No News is Good News

When it comes to social responsibility, being too bad or too good can bring harmful headlines.
June 26, 2012 | Research Feature | Event Highlights
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A company’s good reputation is thought to shield it in times of trouble — that’s one of the reasons many firms undertake corporate social responsibility (CSR) programs. By investing in a local community or implementing eco-friendly practices, the firm builds up a reservoir of good will.

“CSR activities are viewed as insurance policies,” says Professor Stephan Meier. “If a firm faces a product recall or a labor dispute, a good reputation can shield it from the fallout.” At the same time, when crises occur at companies with positive public images — such as when Toyota faced concerns about sticky accelerator pedals in 2010 — it risks being viewed as hypocritical. “When that happens,” Meier says, “all of the good will the company built can actually backfire.” The media attention paid to a crisis has a huge impact on how the crisis — and the firm — is perceived by the investors, shareholders, and customers.

Meier worked with Columbia Business School PhD candidate Jiao Luo and Felix Oberholzer-Gee of Harvard to determine how a company’s CSR affects media coverage of a negative event. They used data from the National Response Center (NRC), a federal office under the United States Coast Guard, that focused on oil spills from 2001 to 2007 among the 20 largest U.S. oil companies. Oil companies, such as BP and Exxon, are good examples of the effects of CSR on media coverage because they frequently face environmental slip-ups and vary considerably in their CSR efforts and reputations. Perhaps the best example of an oil firm pursuing CSR is BP. The company launched its “Beyond Petroleum” campaign in 2000 to position itself as environmentally friendly. The campaign highlighted the company’s investment in renewable energy, such as its 1999 purchase of solar energy company Solarex. By contrast, Exxon is not generally perceived as environmentally responsible by the public and has not tried to position itself as green.

The researchers searched for news coverage of the spills found in the NRC database using the LexisNexis media database. They also considered the influence of public relations by controlling for how often each oil company was in the news for non-spill related stories.

Their investigation yielded intriguing results: being too dirty or too clean can get a firm into trouble. The media reported more on accidents if they occurred at a company with a strong CSR reputation and record than at a company with an average CSR reputation. Meanwhile, the tone of news coverage was no less critical for organizations with a greener reputation. This suggests that rather than acting as a form of insurance, adopting CSR practices can be a liability.

However, firms with significant past environmental problems were also more likely than firms with average CSR reputations to find their negative events in the news. For instance, despite a dismal safety record, BP suffered considerable fallout from the Gulf Coast oil spill in 2010 because of their green image campaign, which, after the spill, was dismissed as hypocritical. Exxon also received a large amount of negative press when any spill occurred, in large part because of its known history of large spills such as the 1989 Valdez spill. Both received more negative media coverage than oil companies that engage in some CSR efforts. The effects of negative headlines often reverberate far from the front page. Bad press can lead to a damaged reputation and, in turn, the potential to hurt a company’s bottom line or invite increased regulatory scrutiny and fines.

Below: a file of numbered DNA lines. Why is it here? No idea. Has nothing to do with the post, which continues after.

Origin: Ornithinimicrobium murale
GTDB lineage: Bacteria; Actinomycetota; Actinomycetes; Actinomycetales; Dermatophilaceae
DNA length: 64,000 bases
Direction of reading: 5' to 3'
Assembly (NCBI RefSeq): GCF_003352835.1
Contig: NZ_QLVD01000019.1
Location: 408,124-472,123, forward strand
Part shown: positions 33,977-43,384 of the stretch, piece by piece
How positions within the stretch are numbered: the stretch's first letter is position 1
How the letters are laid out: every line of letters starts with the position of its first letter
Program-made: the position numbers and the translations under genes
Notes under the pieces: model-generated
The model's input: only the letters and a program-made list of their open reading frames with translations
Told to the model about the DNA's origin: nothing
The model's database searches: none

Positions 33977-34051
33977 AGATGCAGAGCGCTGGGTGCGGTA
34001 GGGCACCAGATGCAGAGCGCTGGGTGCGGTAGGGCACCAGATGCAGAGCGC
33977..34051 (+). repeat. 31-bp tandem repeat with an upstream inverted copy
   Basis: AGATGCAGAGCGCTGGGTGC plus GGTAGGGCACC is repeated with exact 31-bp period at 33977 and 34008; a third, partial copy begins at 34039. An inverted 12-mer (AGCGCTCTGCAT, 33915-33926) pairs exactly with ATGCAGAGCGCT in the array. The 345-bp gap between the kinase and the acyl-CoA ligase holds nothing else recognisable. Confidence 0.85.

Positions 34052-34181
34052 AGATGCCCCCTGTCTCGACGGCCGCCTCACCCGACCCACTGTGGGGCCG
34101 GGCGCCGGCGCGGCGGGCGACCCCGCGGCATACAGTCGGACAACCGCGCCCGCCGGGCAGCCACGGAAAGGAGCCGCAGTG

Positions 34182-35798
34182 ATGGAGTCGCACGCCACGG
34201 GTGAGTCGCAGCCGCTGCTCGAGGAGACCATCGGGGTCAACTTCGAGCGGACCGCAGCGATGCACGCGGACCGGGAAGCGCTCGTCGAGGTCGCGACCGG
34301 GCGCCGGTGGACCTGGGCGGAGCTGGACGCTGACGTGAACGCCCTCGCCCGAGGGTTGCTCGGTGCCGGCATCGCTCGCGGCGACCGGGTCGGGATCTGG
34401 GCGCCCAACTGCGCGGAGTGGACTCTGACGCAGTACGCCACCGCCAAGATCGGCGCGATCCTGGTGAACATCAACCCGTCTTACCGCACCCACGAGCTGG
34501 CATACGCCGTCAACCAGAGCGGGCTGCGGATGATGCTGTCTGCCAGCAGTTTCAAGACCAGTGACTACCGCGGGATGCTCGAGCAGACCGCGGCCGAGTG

The takeaway for firms across industries: choosing to undertake CSR activities is complicated, and it’s crucial to consider all ramifications, including media response, if crises occur. That outlook also has consequences for policymakers trying to encourage more firms to engage in CSR efforts — the increased media attention paid to CSR laggards creates an incentive to invest in CSR activities, though only to a point. If a company chooses to engage in CSR efforts, it needs to have a firm understanding of its reputation to understand the potential consequences if the firm faces a crisis — especially one that directly reflects on an area of CSR focus for the company.

“Executives need to be careful in thinking about the not-so-obvious consequences that CSR can bring,” Meier advises. “It makes the cost-benefit analysis of being socially responsible a bit more complicated, but media reaction is crucial to consider. It’s about finding the right balance for each company.”

Stephan Meier is the Regina Pitaro Associate Professor of Business in the Management Division and a senior scholar at the Jerome A. Chazen Institute of International Business at Columbia Business School.

Stephan Meier

Stephan Meier is an Associate Professor at Columbia Business School. He holds a PhD in Economics from the University of Zurich, was previously a senior economist at the Center for Behavioral Economics and Decision-Making at the Federal Reserve Bank of Boston and taught courses on strategic interactions and economic policy at Harvard University and the University of Zurich. His research interest is in behavioral...

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Jiao Luo, Stephan Meier, Felix Oberholzer-Gee

"No News Is Good News: CSR Strategy and Newspaper Coverage of Negative Firm Events"


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